E4873. CT-Assessment of Sarcopenia and Adipopenia as a Predictor of Complications After Whipple Surgery
  1. Anurima Patra; Tata Medical Center
  2. Saugata Sen; Tata Medical Center
This study aims to evaluate the value of CT-derived body composition indices as a predictive marker of perioperative outcomes after Whipple surgery.

Materials and Methods:
This was a retrospective study of 155 patients (97 men:58 women, mean [range)] age: 55 [19–79] y) who underwent pancreaticoduodenectomy in 2018–2020 for pancreas head adenocarcinoma (n = 55), periampullary carcinoma (n = 100), and distal cholangiocarcinoma (n = 4). Skeletal muscle index (SMI; cross-section area of psoas muscle divided by patient height) and visceral-to-subcutaneous adipose tissue area ratio (VSR) were measured on preoperative contrast-enhanced CT (CECT) using core slicer. Muscle and adipose tissue areas were calculated at L3 vertebrae level on axial CT using Hounsfield thresholds of –30 to +150 HU for psoas muscle, –150 to –50 for visceral adipose tissue, and –190 to –30 for subcutaneous adipose tissue. SMI (cm²/m²) and VSR thresholds were defined as values lower than the lowest quartile (54.8 for men, 36.2 for women), and values higher than the highest quartile (0.66 for men, 0.45 for women), respectively. Findings were correlated with postoperative complications (within 30 days of surgery), duration of hospital stay, duration of surgery, and intraoperative blood loss. Surgical complications were graded for severity using Clavien-Dindo classification.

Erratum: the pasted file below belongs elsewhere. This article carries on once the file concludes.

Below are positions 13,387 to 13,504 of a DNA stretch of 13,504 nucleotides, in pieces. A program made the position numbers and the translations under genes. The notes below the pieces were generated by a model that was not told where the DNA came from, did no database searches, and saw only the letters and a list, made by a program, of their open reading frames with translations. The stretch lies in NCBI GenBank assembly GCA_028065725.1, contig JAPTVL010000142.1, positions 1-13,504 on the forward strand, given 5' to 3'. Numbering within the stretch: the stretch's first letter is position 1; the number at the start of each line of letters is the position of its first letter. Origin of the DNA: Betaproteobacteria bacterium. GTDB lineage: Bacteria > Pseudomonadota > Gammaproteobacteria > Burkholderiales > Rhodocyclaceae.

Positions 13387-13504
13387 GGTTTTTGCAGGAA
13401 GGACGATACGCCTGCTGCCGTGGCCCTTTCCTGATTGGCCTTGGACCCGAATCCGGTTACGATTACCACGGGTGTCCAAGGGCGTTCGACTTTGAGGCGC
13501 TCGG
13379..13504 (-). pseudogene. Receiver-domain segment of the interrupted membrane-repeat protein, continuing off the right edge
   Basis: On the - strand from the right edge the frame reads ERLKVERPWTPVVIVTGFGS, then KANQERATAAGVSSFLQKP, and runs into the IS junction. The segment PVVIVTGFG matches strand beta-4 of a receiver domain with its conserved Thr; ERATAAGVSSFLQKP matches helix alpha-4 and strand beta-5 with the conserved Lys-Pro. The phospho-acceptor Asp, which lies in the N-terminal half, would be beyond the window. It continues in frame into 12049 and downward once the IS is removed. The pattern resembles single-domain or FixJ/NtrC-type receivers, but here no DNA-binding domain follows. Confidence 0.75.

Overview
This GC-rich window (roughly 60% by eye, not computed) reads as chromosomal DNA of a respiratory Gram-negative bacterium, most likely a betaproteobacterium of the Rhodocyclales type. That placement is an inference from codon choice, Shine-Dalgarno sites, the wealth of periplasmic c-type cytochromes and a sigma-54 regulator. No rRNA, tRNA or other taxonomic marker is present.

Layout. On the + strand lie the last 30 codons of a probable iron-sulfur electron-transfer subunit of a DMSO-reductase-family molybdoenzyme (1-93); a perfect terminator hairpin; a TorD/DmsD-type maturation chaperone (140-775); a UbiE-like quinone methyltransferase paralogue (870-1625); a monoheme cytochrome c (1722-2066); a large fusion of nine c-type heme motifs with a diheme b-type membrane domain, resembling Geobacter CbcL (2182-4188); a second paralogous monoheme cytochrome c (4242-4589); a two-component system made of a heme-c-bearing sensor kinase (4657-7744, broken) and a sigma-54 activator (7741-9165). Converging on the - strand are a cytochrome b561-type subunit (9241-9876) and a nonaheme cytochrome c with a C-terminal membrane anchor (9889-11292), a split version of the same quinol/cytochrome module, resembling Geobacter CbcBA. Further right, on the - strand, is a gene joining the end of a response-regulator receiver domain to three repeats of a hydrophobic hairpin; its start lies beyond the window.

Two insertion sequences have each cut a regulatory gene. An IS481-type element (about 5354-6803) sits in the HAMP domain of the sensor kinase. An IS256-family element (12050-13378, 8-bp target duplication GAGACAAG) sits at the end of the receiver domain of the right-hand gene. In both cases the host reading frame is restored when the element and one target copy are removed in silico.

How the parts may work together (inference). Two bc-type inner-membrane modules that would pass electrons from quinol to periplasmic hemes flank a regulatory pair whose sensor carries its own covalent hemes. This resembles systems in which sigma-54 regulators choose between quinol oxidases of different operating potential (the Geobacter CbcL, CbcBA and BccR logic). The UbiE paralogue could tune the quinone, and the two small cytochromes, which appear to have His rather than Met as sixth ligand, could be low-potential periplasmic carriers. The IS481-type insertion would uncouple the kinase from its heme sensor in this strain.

Mean (range) time interval between preoperative CT and surgery was 27 (30–10) days. Mean hospital stay duration was 18 (6–73) days. One or more major postoperative complications were seen in 84 (36%) patients; 38155 (28%) patients showed sarcopenia with mean SMI of 40 cm²/m² (men) and 37 cm²/m² (women). There were 131/155 (84%) patients who showed adipopenia with mean VSR of 1.2 cm²/m² (men) and 0.7 cm²/m² (women). There was no significant correlation between low SMI and high VSR with rates of postsurgical complications. Patients with high VSR had longer duration of surgery and increased intraoperative blood loss (p < 0.05).

No correlation was found between sarcopenia (low SMI) and adipopenia (high VSR) with postoperative complications, except for significantly higher blood loss and longer surgical time in patients with adipopenia. Preoperative visceral fat estimation might serve as a predictive marker of intraoperative complications with potential implications for patient stratification and clinical decision making.